Saints could target pass rush in the draft

Sean Payton’s success in the NFL began with his ability to

conceive of creative offensive schemes that pick defenses


The New Orleans Saints’ head coach is less known for building

defenses through the draft, though that could change over time.

The Saints’ past three first-round draft choices have been

defensive players, and it would hardly be a surprise if New Orleans

continues that trend with the 24th overall pick next Thursday


While the Saints had few glaring weaknesses in 2010, ranking

fourth in defense and sixth in offense, they were disappointed with

a pass rush that left them in the bottom half of the NFL in


The Saints had difficulty getting pressure on opposing

quarterbacks out of their base 4-3 defense. To compensate, they

resorted to an array of aggressive blitzes, which can be risky, and

wound up 18th in the league with 33 sacks.

”There’s a strong value on someone that can speed up the clock

in the quarterback’s head,” Payton said. ”I don’t know that

there’s a team drafting that will say, ‘Well, we feel pretty

comfortable with our pass rush,’ just because those guys are hard

to find.”

Barring trades, the Saints currently have the 24th pick in each

of the first two rounds, then have two third round picks and two

seventh round picks, with no picks in rounds four through six

because of past trades.

If New Orleans reverses course and takes an offensive player

with its top pick, that wouldn’t be a shock, either. After all,

Payton calls the plays on offense and may like the way a certain

player’s skills fit his system.

Should a player such as former Heisman Trophy winner Mark Ingram

fall in their laps, the Saints could have a hard time passing him

up, given the slew of injuries they had among their running backs

last season and the uncertainty concerning planned negotiations of

Reggie Bush’s contract.

”You have to have a number of players there because 16 weeks at

that position is a long season,” Payton said. ”Having gone

through injuries like we did last year, you appreciate the need to

have a number of guys.”

Still, the greater need appears to be on defense, particularly

up front.

Of the defensive players the Saints have taken in the top two

rounds since Payton took over in 2006, most have been defensive

backs. Strong safety Roman Harper (2006) and cornerback Tracy

Porter (2008) were second-round picks. The past two first round

picks brought in free safety Malcolm Jenkins (2009) and cornerback

Patrick Robinson (2010).

The only member of the defensive front seven drafted in the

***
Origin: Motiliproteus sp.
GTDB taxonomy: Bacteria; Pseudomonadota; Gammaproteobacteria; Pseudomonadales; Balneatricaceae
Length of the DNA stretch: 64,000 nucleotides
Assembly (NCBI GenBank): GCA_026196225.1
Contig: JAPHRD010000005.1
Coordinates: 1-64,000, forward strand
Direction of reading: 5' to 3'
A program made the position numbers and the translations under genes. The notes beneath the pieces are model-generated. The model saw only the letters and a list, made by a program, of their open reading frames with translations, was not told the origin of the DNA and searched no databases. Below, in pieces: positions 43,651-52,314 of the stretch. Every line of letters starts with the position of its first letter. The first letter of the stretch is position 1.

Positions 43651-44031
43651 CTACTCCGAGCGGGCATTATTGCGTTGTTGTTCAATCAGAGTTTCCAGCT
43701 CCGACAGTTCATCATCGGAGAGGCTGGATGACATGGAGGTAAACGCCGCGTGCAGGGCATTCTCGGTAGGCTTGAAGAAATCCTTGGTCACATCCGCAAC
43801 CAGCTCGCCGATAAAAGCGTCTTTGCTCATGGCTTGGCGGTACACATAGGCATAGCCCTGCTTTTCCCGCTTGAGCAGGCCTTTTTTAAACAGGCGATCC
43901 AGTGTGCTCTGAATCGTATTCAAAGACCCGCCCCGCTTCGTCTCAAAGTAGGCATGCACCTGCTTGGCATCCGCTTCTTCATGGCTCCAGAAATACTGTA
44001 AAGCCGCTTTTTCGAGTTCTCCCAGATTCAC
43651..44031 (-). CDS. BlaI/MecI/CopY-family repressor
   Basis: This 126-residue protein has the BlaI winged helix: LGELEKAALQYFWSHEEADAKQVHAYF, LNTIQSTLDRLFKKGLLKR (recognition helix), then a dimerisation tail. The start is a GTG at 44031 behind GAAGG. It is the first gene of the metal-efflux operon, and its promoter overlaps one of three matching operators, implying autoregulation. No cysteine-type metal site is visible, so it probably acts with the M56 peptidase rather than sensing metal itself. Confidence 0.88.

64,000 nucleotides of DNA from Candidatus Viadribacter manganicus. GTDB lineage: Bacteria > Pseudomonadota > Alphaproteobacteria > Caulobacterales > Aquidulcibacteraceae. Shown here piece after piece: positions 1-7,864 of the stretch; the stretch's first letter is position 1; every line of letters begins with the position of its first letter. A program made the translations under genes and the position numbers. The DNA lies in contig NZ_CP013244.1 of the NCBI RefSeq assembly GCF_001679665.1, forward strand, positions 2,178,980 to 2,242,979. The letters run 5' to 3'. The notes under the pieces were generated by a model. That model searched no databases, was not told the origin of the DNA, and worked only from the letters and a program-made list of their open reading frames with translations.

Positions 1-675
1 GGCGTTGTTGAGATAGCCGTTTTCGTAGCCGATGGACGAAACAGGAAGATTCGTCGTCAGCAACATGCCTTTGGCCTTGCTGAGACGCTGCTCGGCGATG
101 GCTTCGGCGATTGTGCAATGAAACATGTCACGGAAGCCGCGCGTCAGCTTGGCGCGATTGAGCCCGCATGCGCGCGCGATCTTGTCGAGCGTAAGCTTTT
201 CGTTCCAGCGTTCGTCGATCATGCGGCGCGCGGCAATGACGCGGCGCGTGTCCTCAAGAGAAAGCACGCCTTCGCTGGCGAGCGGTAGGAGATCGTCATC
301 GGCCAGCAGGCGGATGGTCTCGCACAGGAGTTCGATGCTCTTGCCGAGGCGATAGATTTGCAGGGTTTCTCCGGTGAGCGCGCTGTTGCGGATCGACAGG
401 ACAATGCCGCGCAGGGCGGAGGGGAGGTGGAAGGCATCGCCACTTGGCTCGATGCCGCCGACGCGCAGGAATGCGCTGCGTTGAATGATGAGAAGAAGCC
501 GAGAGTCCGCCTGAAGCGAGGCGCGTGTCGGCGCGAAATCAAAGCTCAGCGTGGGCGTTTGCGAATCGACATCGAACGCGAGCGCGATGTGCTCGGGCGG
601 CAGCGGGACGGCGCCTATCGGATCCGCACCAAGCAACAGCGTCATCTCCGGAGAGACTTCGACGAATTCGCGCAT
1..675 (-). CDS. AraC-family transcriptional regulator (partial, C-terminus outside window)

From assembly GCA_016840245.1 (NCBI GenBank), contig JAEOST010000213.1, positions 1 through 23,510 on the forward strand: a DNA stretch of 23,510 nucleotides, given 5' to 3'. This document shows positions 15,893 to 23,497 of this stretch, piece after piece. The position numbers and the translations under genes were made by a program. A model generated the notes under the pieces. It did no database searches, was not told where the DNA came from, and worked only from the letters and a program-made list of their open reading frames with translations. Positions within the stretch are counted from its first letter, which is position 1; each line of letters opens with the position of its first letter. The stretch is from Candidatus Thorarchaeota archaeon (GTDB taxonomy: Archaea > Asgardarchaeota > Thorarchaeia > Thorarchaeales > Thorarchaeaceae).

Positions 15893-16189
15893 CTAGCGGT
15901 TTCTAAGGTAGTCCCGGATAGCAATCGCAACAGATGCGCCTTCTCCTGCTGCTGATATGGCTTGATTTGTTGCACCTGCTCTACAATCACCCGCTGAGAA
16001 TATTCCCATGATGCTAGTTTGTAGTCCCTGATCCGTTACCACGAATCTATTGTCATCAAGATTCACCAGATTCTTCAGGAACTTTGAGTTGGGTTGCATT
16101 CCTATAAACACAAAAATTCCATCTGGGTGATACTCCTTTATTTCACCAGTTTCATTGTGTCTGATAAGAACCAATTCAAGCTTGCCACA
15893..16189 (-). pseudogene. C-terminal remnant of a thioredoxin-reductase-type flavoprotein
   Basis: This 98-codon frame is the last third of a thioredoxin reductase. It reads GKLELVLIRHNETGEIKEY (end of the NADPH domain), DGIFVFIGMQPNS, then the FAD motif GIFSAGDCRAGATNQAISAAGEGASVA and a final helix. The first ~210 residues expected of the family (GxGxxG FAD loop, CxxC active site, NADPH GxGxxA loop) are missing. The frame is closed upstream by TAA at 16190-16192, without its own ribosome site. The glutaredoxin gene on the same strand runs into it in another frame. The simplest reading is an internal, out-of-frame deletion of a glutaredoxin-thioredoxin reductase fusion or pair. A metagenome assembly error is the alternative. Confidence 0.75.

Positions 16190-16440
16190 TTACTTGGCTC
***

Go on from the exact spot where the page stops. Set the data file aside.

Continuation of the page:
first-round is Sedrick Ellis (2008), who last season led the club

with six sacks.

Veteran defensive end Will Smith was second with 5.5, but that

was down from 13 in 2009, and New Orleans could use another

play-making end to take pressure off of him.

A few who fit that mold could be available when the Saints are

on the clock, including one whose father – the late Craig

”Ironhead” Heyward – was a first-round draft pick of the Saints

back in 1988.

The 6-foot-5, 294-pound Cameron Heyward started for Ohio State

as a true freshman in 2007 and compiled 34 tackles for losses

during his career, including 14.5 sacks.

Another possible option at that spot could be Iowa’s 6-3,

281-pound standout Adrian Clayborn.

The Saints also could target a defensive tackle to line up

beside Ellis. There has been less urgency for an interior lineman

since the free-agent signing of Shaun Rogers shortly before the

NFL’s lockout began. Still, starter Remi Ayodele and top reserve

Anthony Hargrove are not currently under contract for next


Temple’s Muhammad Wilkerson is among the top tackles who could

be available around pick 24, along with Baylor’s Phil Taylor. The

Saints might be tempted to give former North Carolina standout

Marvin Austin a chance. Austin was suspended for all of last season

for accepting gifts from an agent, but the Saints have had success

taking measured risks on a few players with trouble in their


Payton said he’s not set on improving the pass rush through any

specific position. An outside linebacker such as UCLA’s Akeem Ayers

and Georgia’s Justin Houston also could be the answer.

”You’re really talking about … how many guys can truly rush

the passer?” Payton said. ”There’s probably seven or eight of

them that can and 18 that appear they can be able to. The trick is

where you get one that can do it. That would be a priority for